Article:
SI Vault
New Aces of 1960
Charles Goren
December 12, 1960
The Fall Nationals were the biggest ever—and they produced some surprising winners
Decrease font Decrease font
Enlarge font Enlarge font
December 12, 1960

New Aces Of 1960

The Fall Nationals were the biggest ever—and they produced some surprising winners

View CoverRead All Articles View This Issue

For the nine days that ended with the Thanksgiving weekend, contract bridge players put on in New York the finest Fall National Championships in that tournament's 34-year history. In event after event they recaptured attendance records—most of them set in Los Angeles in 1957. But from the New Yorkers' point of view, too few local players captured championships (see box, page 92).

Los Angeles stars, who kept the SPORTS ILLUSTRATED trophy and the intercity championship in a special pretournament match, further cemented their solid claim to dominance of U.S. bridge. Three of them—Lew Mathe, Oliver Adams and William Hanna—combined with Paul Allinger of Alameda, Calif. and Sidney Lazard of New Orleans to win the Open Team Championship. Only three New Yorkers became winners—one in the Mixed Pairs, two in the Women's Team Championship.

In all except the Open Team and the Open Pair events, this was a tournament of new faces. Among them was my young friend, Florida neighbor and occasional teammate, Bobby Reynolds of Coral Gables, who took the Life Masters Individual Championship by the narrowest possible margin—� match point. He scored his win over Arthur Robinson of Philadelphia, who later was his partner in the Open Pair event.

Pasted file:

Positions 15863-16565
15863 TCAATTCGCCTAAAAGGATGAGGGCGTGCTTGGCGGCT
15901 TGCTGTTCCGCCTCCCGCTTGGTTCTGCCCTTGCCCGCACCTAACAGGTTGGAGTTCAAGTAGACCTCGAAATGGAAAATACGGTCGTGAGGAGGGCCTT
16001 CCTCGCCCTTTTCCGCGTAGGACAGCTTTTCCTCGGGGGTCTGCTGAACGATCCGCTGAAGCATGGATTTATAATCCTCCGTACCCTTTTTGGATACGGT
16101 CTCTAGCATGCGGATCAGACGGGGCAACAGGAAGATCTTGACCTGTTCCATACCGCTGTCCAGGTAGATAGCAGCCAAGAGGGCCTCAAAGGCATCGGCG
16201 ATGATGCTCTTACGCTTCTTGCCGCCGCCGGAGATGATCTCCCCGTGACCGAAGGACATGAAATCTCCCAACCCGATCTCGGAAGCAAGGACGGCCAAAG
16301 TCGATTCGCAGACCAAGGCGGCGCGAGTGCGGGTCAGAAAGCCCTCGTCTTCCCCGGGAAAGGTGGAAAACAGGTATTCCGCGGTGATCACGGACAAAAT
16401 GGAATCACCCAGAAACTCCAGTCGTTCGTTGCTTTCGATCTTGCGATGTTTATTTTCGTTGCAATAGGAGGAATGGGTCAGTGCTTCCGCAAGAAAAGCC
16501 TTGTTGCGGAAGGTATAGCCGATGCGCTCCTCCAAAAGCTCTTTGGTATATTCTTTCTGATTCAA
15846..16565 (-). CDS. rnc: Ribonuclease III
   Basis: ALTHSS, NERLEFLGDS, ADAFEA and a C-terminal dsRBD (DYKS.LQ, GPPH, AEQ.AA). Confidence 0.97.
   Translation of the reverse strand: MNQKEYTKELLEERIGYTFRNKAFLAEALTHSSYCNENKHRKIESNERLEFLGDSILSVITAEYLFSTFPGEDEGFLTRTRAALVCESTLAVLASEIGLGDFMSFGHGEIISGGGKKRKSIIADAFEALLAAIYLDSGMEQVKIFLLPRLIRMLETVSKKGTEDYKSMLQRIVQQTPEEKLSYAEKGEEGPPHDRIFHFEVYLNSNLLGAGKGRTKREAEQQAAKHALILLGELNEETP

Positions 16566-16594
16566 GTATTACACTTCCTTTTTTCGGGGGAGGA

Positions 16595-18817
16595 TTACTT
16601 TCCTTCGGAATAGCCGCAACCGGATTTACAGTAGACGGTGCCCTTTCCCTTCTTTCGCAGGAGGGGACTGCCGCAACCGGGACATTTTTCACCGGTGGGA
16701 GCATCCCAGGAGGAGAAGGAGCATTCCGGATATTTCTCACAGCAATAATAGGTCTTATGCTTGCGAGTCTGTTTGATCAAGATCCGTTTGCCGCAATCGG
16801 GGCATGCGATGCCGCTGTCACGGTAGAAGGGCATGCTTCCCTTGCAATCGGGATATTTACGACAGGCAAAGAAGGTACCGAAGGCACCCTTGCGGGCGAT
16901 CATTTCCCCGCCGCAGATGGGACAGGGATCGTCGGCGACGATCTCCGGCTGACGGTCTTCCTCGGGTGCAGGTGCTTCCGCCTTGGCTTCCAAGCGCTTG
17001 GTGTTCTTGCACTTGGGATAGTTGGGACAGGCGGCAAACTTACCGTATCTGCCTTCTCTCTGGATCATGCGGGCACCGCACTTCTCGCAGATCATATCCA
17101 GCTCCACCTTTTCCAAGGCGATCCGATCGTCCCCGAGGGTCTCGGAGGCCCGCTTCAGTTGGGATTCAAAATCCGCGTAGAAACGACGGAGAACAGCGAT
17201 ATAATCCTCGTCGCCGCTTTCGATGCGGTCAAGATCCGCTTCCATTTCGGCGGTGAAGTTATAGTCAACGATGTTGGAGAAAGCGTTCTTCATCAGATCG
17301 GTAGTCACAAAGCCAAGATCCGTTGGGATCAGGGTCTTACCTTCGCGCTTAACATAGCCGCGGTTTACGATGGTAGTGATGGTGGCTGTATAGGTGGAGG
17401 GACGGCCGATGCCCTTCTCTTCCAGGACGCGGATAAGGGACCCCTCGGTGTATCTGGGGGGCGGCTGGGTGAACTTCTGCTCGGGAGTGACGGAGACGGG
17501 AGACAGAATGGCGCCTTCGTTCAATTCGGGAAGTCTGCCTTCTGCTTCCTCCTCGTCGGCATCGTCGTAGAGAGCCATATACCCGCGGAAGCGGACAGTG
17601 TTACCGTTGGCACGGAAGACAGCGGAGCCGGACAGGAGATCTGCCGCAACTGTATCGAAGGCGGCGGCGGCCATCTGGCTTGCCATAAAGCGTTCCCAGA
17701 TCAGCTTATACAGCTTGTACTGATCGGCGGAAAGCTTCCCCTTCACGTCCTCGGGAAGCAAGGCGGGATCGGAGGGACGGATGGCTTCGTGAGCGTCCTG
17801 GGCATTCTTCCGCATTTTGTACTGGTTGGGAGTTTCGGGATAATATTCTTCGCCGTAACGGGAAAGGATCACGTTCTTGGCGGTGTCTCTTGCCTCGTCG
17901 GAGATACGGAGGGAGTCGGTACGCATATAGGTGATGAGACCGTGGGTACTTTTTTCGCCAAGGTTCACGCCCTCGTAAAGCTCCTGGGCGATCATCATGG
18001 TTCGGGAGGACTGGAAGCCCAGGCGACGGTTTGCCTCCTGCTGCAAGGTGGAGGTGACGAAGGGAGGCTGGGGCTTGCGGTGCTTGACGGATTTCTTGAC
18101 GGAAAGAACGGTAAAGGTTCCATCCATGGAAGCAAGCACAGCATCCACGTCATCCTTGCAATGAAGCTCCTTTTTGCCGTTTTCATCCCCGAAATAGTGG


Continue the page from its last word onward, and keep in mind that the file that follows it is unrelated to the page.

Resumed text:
From the entire nine days of play, this was the hand (see right) Reynolds chose as his best. Study it and you will see why.

Many South players elected to bid three hearts on the second round, over North's two diamonds. This was a reasonable idea, but Reynolds preferred the slower approach. He "compensated" with a jump rebid in hearts over North's two no trump, thereby showing good top-card strength and confirming the major-suit distribution.

After South's bid of four hearts, North could count on him for 10 cards in the majors. When the Blackwood responses revealed two aces and two kings, North saw the likelihood of 13 tricks and bid the grand slam.

Dummy's ace won the opening club, and South discarded a diamond. Two top spades were cashed, and declarer carefully trumped the next spade with a high heart. He returned to his hand by trumping a club and ruffed another spade with dummy's remaining heart honor. (On the last two spade leads, East discarded diamonds.) Then dummy's deuce of hearts was led, and East false-carded with the 7. This helped declarer make the right play.

Reynolds reasoned that if East's play was honest, he could not make the contract unless East also held the 9. If it was a false card, then the probable reason for it was an attempt to protect a four-card holding including the 9. So Reynolds finessed the 8 of hearts, then was able to draw East's trumps and make the grand slam.

Clever false-carding is a delicate way of conveying misinformation to the opponents, but the art should be practiced with restraint. Sometimes the false card can help the enemy.